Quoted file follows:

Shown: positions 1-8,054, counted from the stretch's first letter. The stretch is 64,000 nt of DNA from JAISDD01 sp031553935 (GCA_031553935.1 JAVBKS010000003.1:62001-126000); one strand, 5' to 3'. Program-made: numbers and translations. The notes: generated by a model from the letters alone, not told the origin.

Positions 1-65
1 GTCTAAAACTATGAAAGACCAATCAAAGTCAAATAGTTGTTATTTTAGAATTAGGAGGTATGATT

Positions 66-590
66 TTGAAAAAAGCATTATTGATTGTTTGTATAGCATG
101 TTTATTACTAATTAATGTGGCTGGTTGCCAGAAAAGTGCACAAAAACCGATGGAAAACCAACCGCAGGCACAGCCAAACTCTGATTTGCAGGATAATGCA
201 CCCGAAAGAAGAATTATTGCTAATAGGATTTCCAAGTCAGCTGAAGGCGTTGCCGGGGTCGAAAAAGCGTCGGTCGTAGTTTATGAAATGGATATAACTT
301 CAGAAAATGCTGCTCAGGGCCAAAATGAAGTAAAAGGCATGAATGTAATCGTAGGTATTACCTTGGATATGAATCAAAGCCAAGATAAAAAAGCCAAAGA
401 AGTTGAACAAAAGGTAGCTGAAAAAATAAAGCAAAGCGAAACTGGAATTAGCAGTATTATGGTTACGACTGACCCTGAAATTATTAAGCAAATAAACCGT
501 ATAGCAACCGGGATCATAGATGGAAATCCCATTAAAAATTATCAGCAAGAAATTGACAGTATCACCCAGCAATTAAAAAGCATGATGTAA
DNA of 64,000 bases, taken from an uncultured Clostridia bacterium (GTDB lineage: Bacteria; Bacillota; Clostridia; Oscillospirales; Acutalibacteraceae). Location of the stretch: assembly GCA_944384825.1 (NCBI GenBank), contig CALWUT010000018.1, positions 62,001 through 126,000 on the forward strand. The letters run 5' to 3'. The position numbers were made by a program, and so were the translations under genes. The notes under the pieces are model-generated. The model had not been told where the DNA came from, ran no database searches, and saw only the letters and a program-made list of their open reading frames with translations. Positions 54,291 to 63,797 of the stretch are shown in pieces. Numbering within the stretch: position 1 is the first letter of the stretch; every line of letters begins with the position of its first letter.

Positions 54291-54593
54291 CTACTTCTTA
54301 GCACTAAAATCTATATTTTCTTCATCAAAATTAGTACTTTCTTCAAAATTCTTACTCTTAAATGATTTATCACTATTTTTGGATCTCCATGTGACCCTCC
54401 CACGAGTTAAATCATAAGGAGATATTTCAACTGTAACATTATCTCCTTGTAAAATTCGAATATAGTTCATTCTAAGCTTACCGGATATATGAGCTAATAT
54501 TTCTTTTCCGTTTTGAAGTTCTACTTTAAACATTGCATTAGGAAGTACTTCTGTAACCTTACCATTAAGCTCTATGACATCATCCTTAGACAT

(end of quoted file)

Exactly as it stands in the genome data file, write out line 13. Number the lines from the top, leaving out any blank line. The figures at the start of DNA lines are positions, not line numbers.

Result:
54291 CTACTTCTTA